3. Are we involved with data analytics on a national level?

Yes, the DA2 research team has been an early national leader in thinking about how to leverage data to better understand population health. Current examples include our work that has improved asthma outcomes and targeted high-risk neighborhoods across the community to improve access to care.

Subsequently, Carolinas HealthCare System has joined other healthcare systems and technology companies, such as IBM and Premier healthcare alliance, to launch the Data Alliance Collaborative (DAC). The DAC is a first-of-its-kind initiative aimed at improving population health through data analytics and business intelligence.

The DAC allows members to share their experiences and intelligence to co-develop solutions that integrate data across the continuum of care. The solutions allow health systems and providers nationwide to leverage the same data model and actionable information, adding value to patient care. The reach and diverse capabilities of this network is impressive, especially as it allows us to analyze care within different healthcare settings.

The DAC combines data and resources from four geographically distinct healthcare systems, operating nearly 100 hospitals and more than 1,600 non-acute sites caring for 28 million people. IBM brings unparalleled technology expertise, and Premier offers scale through its 2,800 hospital members and proven collaborative methodology.

4. What impact will the DAC and our System's various analytics capabilities have on patient care?

Data integration through the DAC and our other capabilities can help our providers ensure that they are developing and deploying best practices for population health, while accounting for unique care delivery processes and cultures. This offers them the ability to make more informed decisions for patient care.

With care connected across the continuum, we can better understand what care a patient needs - for example, what drugs the patient is taking or allergic to, what procedures the patient had recently, what disease state the patient has, and more. This helps reduce unnecessary care that can compromise safety and add to already expensive bills for both consumers and healthcare systems.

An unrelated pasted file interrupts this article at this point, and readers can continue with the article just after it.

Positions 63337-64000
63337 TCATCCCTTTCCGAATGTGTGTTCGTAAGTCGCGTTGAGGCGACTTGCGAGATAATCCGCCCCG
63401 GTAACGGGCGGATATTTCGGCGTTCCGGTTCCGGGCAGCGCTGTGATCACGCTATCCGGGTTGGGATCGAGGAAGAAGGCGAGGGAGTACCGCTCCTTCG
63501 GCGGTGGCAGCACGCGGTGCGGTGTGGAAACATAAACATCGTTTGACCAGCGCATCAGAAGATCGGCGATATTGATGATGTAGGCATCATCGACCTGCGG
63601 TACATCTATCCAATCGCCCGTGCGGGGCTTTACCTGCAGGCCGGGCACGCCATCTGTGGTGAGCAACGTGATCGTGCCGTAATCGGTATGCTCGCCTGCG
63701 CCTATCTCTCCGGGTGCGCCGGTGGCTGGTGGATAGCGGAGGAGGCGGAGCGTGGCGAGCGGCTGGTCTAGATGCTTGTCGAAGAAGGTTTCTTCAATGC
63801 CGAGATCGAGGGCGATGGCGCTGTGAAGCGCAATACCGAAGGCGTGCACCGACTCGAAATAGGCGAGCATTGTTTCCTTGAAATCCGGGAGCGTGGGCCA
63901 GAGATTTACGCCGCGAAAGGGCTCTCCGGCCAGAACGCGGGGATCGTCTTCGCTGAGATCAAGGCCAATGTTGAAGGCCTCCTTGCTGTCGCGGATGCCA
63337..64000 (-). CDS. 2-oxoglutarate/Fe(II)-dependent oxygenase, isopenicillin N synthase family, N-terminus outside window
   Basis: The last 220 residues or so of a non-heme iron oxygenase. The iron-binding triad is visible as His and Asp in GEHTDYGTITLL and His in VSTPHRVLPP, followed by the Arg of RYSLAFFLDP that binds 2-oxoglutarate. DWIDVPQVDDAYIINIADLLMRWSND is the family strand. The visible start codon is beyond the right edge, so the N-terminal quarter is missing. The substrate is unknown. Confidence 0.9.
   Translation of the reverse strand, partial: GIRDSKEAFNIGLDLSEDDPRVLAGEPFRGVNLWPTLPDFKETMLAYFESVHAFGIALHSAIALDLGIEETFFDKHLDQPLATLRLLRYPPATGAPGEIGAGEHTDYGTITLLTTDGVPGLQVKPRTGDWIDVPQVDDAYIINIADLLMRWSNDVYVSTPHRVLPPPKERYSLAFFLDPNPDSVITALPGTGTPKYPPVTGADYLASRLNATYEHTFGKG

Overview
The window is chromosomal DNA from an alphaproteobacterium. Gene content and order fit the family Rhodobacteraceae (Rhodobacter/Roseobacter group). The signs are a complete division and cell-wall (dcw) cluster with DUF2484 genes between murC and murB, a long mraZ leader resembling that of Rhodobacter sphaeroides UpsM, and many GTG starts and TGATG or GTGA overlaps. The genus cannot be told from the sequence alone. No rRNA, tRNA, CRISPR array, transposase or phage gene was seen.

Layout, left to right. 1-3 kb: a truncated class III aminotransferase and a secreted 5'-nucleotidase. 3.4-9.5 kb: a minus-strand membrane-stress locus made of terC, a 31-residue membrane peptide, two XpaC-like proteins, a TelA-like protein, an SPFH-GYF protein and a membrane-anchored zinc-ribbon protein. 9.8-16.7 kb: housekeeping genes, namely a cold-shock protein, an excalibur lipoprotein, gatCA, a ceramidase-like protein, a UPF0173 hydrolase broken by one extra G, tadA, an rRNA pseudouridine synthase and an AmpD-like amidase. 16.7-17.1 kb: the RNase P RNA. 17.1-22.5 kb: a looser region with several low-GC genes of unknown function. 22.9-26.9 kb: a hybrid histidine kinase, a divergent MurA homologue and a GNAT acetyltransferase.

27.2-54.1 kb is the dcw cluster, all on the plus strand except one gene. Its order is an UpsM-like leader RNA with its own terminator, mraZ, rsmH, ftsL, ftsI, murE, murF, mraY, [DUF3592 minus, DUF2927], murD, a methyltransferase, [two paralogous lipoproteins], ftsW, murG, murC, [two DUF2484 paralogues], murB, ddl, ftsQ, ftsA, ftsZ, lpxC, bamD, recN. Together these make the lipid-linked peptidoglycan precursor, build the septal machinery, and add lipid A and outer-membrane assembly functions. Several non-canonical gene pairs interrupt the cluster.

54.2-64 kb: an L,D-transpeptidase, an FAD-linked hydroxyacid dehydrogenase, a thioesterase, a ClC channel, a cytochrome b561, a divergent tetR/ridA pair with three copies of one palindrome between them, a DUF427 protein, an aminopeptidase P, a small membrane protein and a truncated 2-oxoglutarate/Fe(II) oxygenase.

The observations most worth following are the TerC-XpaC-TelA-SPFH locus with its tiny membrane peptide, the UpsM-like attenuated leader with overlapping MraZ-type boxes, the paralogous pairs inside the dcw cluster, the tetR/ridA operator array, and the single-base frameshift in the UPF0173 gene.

Our new all-cause predictive readmissions tool mentioned before is also an amazing innovation. It analyzes both electronic medical records and administrative data to determine a patient's risk of being readmitted prior to being discharged from the hospital. We have already implemented this in a number of our larger hospitals to allow providers to better predict, with nearly 80 percent accuracy, a patient's risk for 30-day readmissions. It also identifies the key individual factors about each patient that increase their readmissions risk, allowing the care team to use personalized, evidence-based interventions.

5. What differentiates DA2 from other healthcare systems using big data?

Two key differentiators are the sheer size of our integrated healthcare system and our access to integrated clinical and operational data. We have access to and are able to cull through a myriad of clinical and other information, which allows us to assemble data to concentrate our efforts on treating a patient beyond a real-time diagnosis. Our data and analytics model allows us to predict healthcare needs for patients. In addition, we're able to identify opportunities to improve care, identify challenges, define problems and target solutions.

6. What else do you think physicians should know about this new initiative?

The work of DA2 is about improving the health of the patient and of the population, and to better understand and address their needs because we have to be able to see the bigger picture. By combining our capabilities and resources, we will be able to achieve this goal and help patients more quickly and efficiently.

Healthcare organizations must quickly adapt in today's rapidly changing healthcare environment to meet the needs of a growing patient population. Collaboration is clearly the best approach.